In their work, the team established a relatively simple method to cross-link GO with Al3+ cations, in one step, into a freestanding flexible membrane. This membrane resists in-air burning on an open flame, at which non-cross-linked GO was burnt out within ∼5 s. With the improved thermal and water stabilities, the cross-linked GO film can help advance high-temperature fuel cells, electronic packaging, etc.

IBM researchers use graphene to stimulate the body's immune response

May 17, 2017

IBM recently announced that its researchers have identified a new way to trigger the body's immune response by using polymer-coated graphene sheets.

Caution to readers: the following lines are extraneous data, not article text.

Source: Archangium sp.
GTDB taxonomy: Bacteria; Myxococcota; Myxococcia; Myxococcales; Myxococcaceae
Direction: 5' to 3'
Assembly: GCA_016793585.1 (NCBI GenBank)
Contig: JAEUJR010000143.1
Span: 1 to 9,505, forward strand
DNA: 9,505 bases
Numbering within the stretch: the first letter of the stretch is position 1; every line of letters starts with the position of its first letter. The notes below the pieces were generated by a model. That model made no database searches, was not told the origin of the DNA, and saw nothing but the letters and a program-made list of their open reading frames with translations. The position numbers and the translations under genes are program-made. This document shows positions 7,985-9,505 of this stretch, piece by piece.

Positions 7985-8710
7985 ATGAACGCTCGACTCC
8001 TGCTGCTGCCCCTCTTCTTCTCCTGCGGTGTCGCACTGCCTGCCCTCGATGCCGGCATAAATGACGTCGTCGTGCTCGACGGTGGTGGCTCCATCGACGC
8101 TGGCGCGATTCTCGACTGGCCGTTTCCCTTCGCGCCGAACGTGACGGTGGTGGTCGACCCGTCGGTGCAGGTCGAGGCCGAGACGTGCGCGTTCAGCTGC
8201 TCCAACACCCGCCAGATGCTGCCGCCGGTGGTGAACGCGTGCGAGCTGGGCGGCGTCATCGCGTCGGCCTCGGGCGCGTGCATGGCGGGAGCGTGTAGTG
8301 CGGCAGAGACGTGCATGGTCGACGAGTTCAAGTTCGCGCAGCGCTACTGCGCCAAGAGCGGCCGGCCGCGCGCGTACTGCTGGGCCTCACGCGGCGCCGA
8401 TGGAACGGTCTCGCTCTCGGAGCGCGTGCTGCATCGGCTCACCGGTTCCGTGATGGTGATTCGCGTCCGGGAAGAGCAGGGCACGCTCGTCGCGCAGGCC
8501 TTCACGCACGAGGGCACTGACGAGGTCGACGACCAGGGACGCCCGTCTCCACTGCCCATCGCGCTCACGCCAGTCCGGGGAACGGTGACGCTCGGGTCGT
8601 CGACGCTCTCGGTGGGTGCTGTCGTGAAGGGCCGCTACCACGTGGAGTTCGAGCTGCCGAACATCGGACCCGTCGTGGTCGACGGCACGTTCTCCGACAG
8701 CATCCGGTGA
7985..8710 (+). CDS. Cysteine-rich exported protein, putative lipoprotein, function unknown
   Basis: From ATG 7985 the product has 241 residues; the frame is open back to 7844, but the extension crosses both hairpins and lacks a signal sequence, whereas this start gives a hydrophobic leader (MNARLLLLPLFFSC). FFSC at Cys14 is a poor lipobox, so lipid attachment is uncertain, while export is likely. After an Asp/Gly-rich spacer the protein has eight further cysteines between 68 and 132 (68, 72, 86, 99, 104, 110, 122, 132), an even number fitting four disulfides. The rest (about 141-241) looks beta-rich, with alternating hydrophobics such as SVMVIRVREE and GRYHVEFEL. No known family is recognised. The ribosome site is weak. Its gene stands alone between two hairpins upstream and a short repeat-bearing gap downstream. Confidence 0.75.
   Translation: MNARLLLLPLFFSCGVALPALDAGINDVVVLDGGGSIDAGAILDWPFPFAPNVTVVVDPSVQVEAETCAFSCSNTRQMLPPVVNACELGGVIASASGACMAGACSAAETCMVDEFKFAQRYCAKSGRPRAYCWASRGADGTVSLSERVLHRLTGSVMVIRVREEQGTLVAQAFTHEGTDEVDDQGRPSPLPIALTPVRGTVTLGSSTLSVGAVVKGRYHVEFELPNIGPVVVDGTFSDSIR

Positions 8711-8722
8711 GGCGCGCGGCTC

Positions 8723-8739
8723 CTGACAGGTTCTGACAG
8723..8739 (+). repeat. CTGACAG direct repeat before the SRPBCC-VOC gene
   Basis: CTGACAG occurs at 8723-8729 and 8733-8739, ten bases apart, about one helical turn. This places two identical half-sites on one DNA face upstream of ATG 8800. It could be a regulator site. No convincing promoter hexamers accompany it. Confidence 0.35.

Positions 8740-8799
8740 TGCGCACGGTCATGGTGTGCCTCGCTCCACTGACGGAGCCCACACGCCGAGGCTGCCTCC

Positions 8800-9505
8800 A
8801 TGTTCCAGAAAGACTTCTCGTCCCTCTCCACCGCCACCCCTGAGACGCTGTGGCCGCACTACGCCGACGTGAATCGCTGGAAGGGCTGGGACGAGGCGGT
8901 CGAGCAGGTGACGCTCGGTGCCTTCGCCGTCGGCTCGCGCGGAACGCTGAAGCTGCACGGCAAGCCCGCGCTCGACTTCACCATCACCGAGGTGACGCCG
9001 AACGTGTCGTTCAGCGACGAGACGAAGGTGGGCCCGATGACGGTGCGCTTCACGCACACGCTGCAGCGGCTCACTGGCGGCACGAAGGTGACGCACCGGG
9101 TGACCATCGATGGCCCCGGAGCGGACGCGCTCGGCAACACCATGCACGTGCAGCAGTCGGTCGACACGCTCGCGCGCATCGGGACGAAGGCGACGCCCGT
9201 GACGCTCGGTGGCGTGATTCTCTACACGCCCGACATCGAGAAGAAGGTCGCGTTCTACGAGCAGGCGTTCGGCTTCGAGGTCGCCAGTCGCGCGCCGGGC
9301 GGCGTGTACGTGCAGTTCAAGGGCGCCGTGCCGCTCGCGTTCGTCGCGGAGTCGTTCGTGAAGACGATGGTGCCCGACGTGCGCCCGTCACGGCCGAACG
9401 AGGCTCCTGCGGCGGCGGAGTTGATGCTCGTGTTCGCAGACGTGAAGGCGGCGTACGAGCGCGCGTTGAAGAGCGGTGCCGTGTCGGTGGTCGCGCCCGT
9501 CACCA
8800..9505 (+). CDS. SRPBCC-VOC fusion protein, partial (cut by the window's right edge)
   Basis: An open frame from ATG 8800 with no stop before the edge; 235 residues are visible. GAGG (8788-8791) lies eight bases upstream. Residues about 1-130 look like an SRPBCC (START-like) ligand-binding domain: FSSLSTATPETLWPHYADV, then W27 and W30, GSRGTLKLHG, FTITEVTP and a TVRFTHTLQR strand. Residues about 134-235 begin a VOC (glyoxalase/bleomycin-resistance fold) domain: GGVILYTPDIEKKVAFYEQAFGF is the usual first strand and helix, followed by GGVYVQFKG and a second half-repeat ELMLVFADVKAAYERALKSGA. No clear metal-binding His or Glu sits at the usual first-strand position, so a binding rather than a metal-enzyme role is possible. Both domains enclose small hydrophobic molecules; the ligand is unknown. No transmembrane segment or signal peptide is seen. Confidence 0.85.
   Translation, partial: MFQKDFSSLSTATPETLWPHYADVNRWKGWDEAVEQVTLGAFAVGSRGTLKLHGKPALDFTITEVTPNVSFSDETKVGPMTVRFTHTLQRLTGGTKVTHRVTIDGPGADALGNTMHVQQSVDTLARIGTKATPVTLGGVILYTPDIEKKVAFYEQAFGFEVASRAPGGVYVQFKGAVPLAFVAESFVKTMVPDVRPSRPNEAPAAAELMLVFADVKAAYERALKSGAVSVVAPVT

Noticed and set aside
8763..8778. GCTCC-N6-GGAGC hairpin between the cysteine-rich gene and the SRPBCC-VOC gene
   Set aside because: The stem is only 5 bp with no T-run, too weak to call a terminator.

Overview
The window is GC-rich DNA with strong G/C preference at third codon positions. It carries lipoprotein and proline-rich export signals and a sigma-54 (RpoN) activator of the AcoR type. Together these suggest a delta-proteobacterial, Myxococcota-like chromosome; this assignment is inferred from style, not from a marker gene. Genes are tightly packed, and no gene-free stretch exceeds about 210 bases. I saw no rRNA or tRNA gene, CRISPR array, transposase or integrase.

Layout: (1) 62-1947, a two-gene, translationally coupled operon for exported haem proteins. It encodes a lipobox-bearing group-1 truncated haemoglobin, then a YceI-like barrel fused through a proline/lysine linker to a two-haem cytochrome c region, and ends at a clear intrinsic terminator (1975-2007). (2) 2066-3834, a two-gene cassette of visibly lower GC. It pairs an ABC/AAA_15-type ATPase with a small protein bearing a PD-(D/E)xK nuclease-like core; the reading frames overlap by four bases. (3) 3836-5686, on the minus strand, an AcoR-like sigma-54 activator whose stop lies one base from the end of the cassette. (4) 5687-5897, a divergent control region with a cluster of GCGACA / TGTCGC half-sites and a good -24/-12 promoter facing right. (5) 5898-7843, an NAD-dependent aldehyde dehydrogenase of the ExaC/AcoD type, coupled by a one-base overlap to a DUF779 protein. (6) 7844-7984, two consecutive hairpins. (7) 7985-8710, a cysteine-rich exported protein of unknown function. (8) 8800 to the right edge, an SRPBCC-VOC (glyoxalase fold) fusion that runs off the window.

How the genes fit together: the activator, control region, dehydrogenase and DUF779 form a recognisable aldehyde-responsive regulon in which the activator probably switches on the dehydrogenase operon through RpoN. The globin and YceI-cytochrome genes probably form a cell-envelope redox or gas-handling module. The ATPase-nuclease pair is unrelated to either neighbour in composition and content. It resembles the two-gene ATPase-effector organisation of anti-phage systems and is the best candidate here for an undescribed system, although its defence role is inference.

IBM uses graphene to boost the immune system image

In some medical treatments, it is crucial to target specific places in the body; To that end, scientists have developed techniques where drug molecules are attached directly to the surface of a nanomaterial, such as graphene sheets. Combining the nanomaterial and the drug molecules, these "nanotherapies" could help clinicians treat tumors, for example, by transporting the drugs directly to the tumors, where they can be released onto the cancer cells to help fight the disease.

Graphene Handbook

China-based company completes biomass graphene production line

May 11, 2017

The China-based Shandong Longju New Materials Technology announced that it has completed the installation and commissioning of a pilot biomass graphene production line and has put it into operation.

According to the reports, the facility uses corncob waste to make few-layer biomass graphene (citing Ningbo Institute of Materials Technology of the Chinese Academy of Sciences' test results). The production line’s annual capacity is said to be five tons and is expected to increase to 300 tons.